and two large nails that were used to fix the latest fingerboard. The
features that appear darker in the image are more dense. The four
pegs can be seen end-on behind the dragon, with the broken peg at
the top; the edge of the internal false back is the dark feature seen at
the bottom, right of centre

tant if the instrument is strung. Old animal glue will become

brittle over time and can often deteriorate further due to
microbiological attack in incorrect environmental conditions. Stresses induced by tuning the instrument will also
cause glue lines to open up. These stresses are accentuated
by the differing materials that are chosen for their acoustic
values. For example, the soundboard is made of a softer and
more pliable wood (spruce; Picea abies), which will vibrate
and move under compressive and tensile forces. The option
of complete removal of the soundboard to reveal the alterations during the violin conversion was considered. X-radiographs (Figure 16) showed clearly the internal method of
conversion, with a false back let into the body of the instrument. It was felt to be too risky to remove the soundboard
as the edges were planed or chamfered off to a thin section
where they were joined to the body making them extremely
vulnerable to breaking. Furthermore, there would be inevitable damage to the finish when large areas of sound glue
were softened. The X-radiographs offered sufficient information for the study of the interior and the former state of the
instrument, rendering soundboard removal unnecessary.
A number of small inlaid pieces of wood along the fingerboard had lifted and had accumulated dirt underneath. It
is essential with all inlays that they be securely re-laid to

figure 18. Detail of the additional citole fingerboard wedge

figure 19. Detail of the truncated carving on the neck of the citole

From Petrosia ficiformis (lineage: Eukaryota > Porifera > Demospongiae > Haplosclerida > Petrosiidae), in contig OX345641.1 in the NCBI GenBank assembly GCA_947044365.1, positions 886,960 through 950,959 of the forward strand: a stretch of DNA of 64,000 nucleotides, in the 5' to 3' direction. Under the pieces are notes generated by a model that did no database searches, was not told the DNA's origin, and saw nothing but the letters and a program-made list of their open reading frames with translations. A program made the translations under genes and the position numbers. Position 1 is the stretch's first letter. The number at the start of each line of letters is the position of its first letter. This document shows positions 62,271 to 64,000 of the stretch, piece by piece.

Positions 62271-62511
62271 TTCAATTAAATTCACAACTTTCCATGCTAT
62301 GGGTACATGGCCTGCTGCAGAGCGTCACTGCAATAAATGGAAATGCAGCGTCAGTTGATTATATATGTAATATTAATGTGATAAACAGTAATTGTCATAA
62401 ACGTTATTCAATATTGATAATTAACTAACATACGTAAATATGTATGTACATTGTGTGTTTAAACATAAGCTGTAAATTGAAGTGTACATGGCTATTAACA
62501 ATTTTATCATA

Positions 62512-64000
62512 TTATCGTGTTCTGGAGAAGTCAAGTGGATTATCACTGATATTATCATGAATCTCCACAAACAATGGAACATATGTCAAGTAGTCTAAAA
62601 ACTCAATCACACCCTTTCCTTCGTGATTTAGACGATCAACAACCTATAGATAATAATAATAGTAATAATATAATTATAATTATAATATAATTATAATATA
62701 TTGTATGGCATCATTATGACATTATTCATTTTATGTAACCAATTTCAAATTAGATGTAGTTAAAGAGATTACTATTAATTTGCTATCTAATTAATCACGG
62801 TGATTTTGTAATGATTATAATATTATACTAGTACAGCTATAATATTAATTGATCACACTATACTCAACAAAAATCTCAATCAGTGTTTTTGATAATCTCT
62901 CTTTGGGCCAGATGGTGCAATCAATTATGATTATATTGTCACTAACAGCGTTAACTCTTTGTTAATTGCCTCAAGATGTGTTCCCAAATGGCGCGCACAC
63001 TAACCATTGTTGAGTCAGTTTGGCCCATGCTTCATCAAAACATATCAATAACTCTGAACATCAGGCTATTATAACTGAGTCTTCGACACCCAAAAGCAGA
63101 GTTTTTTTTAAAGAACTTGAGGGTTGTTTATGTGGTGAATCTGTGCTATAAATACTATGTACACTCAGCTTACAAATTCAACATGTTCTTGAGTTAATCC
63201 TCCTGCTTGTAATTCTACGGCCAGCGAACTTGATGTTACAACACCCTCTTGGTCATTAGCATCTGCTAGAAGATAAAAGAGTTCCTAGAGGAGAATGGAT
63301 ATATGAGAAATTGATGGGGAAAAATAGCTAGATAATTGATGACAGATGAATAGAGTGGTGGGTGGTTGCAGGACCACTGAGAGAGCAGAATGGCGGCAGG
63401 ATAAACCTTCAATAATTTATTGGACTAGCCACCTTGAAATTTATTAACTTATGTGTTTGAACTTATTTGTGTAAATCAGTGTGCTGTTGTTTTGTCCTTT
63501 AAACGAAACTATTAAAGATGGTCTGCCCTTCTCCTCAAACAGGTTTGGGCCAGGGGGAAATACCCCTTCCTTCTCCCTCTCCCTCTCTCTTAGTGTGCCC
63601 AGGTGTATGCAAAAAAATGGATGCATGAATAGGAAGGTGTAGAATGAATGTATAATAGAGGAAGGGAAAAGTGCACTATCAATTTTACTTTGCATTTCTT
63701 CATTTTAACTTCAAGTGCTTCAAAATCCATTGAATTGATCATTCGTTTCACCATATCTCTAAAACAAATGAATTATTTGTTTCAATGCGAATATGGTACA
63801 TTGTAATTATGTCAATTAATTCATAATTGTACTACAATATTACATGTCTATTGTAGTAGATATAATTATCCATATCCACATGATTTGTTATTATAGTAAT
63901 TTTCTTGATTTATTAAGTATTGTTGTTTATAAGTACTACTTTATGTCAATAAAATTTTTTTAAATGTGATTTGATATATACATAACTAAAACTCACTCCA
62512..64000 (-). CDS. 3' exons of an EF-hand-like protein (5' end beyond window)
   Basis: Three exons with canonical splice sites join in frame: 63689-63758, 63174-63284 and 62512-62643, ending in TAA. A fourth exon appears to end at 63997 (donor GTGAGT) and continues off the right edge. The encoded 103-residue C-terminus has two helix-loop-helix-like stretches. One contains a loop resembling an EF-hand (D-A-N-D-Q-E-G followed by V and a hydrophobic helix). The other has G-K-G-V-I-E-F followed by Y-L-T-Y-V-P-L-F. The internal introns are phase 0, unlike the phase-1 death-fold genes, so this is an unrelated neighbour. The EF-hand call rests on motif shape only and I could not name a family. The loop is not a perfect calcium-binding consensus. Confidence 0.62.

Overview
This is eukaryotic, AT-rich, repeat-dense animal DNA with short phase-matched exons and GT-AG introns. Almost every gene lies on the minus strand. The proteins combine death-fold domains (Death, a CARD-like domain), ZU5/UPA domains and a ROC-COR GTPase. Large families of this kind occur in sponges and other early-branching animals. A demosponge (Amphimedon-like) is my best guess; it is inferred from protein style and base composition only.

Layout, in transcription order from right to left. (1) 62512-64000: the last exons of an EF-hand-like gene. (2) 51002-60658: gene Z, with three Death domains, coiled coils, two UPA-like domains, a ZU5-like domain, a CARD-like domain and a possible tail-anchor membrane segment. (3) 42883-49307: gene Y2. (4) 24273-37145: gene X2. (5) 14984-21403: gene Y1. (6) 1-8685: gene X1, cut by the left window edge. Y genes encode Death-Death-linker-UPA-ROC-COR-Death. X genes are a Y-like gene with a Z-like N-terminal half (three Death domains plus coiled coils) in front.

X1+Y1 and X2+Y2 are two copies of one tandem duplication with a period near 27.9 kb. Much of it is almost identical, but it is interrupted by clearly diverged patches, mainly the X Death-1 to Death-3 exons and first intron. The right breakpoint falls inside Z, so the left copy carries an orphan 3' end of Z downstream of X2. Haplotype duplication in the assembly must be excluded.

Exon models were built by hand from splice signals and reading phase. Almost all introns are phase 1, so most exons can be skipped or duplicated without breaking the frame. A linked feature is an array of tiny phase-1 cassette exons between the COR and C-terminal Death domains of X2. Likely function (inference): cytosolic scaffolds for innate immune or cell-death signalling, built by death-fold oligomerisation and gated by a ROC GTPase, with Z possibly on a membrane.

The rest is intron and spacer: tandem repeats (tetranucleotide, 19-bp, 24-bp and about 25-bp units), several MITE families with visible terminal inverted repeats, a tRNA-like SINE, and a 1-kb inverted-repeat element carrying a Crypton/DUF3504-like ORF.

which now appears truncated, Figure 19. The pegbox has

been hollowed out and reshaped, changing the original
configuration and removing c.25 mm of the neck length.
All these modifications have been variously interpreted and
constitute a record of this instruments historical evolution.
Preserving this very early, possibly unique evidence intact
is essential for future research.


The approach to the treatment involved restoring the physical integrity of the instrument, prevention of further deterioration to the finish, and allowing the instrument to be
correctly interpreted. The securing of the soundboard to
the body was required to prevent further opening up of the
joint. A broken peg head was preventing the tensioning of
the strings and so unbalancing the bridge. Movement or
collapse of the bridge would further damage the area of finish
below the bridge feet. It was therefore decided that a fourth
working peg would give an even tension across the bridge,
and that the remaining broken shaft should be archived after
the wood had been identified. The wire attaching the tailpiece to the tailpiece button was also damaging the surface
of the trefoil where it was twisted together; the use of wire